NO variation due to ABO blood group

A recent letter to the editor in the journal Lancet had an interesting letter on differences between ABO groups and the responsiveness of respiratory patients to nitric oxide (NO) therapy. Apparently, those types with a B antigen (types B and AB) have less success with this therapy. The authors speculate that this must be the result of a lack of "anti-B antibody" which perhaps assists the NO in working. They speculate that this might result from "some putative, unknown gene associated with the ABO locus on chromosome 9Q34."

Actually, we do know what gene would "putatively" assist in NO function and would be influenced by ABO genetics. It codes for Argininosuccinate synthase, an enzyme unfortunately abbreviated "ASS." ASS recycles arginine from citrulline in the production of NO. The ABO locus is very closely positioned to the ASS locus.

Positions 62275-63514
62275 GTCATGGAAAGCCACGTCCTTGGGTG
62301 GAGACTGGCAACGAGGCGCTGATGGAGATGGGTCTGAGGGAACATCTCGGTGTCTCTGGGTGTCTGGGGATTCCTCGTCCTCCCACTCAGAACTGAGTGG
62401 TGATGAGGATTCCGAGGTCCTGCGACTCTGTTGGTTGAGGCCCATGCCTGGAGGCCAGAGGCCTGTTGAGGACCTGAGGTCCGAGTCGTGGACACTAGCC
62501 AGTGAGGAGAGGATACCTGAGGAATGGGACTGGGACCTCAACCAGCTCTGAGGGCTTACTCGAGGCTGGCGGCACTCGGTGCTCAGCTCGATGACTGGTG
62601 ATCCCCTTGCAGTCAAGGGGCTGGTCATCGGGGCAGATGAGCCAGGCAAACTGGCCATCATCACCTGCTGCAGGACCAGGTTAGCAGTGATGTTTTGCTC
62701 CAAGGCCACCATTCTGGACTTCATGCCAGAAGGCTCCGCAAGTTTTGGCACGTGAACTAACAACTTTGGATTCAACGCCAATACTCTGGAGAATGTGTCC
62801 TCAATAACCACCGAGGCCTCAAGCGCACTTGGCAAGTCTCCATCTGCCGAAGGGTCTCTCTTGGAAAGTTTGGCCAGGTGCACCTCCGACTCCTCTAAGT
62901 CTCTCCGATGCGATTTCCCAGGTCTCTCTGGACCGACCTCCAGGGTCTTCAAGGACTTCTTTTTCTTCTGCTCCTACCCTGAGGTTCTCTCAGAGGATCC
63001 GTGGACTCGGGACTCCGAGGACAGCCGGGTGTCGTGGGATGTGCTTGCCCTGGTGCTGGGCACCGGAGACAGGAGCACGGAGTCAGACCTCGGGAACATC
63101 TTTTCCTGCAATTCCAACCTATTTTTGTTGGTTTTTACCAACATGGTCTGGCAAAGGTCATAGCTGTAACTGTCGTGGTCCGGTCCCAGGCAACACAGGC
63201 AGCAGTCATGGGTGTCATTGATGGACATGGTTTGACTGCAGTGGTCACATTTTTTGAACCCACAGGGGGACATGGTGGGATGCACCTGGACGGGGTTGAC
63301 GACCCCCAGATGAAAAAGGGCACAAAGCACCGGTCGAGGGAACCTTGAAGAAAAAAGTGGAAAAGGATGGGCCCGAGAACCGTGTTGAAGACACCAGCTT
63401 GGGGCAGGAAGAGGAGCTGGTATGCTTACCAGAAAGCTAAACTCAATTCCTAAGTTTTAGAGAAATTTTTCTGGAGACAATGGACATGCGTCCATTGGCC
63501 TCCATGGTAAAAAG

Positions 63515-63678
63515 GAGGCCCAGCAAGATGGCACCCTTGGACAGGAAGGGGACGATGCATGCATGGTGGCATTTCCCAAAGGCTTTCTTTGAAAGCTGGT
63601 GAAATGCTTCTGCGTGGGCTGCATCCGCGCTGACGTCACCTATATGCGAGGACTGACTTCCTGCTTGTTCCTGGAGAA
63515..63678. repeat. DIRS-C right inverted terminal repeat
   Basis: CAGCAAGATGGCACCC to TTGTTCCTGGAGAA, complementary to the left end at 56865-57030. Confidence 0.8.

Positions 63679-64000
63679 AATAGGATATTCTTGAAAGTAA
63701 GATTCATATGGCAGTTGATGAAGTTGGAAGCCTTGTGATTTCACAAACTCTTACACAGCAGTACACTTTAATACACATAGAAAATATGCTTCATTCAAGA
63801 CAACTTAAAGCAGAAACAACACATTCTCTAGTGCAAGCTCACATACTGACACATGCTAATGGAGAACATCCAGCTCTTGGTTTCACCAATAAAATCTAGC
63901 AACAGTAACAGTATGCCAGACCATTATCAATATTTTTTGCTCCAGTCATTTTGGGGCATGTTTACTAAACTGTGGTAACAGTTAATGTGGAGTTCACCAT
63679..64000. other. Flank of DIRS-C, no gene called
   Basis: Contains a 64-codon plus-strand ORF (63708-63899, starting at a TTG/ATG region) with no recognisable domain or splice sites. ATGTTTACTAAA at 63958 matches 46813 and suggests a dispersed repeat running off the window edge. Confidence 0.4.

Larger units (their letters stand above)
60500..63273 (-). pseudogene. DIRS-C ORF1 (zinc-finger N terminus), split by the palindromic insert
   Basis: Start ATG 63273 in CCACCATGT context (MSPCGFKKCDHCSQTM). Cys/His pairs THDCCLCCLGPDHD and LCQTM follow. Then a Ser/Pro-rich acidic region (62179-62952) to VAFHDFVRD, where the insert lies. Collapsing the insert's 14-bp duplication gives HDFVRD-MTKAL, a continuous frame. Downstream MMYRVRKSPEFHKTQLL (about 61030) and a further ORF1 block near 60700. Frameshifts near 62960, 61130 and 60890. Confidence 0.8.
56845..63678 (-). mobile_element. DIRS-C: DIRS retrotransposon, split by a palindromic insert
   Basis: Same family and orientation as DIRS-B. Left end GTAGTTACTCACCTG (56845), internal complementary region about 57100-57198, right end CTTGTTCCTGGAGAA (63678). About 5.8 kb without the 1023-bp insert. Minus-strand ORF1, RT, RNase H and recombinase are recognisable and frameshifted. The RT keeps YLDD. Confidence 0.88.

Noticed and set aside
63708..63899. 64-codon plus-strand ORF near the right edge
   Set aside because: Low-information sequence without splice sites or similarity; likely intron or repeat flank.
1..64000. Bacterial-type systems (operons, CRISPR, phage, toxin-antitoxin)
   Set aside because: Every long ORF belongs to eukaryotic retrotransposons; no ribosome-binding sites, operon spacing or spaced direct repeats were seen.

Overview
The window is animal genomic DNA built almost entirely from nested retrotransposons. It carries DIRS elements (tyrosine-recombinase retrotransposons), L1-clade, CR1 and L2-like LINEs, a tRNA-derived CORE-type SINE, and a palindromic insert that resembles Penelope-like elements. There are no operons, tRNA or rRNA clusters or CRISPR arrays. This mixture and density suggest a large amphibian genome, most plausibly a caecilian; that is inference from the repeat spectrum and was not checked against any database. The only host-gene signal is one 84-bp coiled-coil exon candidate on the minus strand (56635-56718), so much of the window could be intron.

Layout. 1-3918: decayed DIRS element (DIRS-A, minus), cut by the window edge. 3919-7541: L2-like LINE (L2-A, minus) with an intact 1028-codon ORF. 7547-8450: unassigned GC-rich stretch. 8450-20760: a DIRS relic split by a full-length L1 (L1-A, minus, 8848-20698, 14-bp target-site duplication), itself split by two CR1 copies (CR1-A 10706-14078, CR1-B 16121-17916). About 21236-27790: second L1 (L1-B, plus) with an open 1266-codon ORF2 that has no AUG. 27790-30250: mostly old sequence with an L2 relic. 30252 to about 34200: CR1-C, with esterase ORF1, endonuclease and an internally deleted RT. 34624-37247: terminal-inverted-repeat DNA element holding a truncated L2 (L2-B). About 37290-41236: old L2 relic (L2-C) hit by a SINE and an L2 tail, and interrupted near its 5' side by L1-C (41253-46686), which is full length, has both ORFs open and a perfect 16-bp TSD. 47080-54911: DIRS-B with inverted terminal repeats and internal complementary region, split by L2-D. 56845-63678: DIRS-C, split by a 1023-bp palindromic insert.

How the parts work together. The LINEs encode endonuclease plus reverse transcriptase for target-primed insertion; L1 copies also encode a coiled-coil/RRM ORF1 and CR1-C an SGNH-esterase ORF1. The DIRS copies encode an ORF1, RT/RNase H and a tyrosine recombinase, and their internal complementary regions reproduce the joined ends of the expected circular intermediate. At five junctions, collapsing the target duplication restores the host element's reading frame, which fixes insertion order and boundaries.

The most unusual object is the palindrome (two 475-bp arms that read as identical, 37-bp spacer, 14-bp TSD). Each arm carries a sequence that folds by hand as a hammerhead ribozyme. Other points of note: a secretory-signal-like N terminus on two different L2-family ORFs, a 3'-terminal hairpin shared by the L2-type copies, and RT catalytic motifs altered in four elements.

NO is a free radical gas, which can diffuse across membranes rapidly thus acting on neural elements, which are at some distance from the site of production. One of the modes of action of NO is to stimulate soluble guanylate cyclase, leading to an increase in intracellular cyclic GMP in target cells. This can then lead to further effects, depending on the cell.

NO is synthesized from L-arginine by the action of NO synthase (NOS) with the production of L-citrulline. L-Citrulline is then recycled to L-arginine by argininosuccinate synthetase and argininosuccinase.

There is a widespread distribution for NOS within the brain, including in the thalamus and the cerebral cortex, where it is predominantly in neurones, but also in astrocytes.

A diversity of cellular compartments suggests not only that NO may be an active end-product, but that as intermediates may move between compartments. L-arginine and L-citrulline might have a signaling function in their own right. This is speculative, but is supported by the release of arginine upon stimulation of pathways in cerebellar slices and in the thalamus in vivo (Do et al., 1994).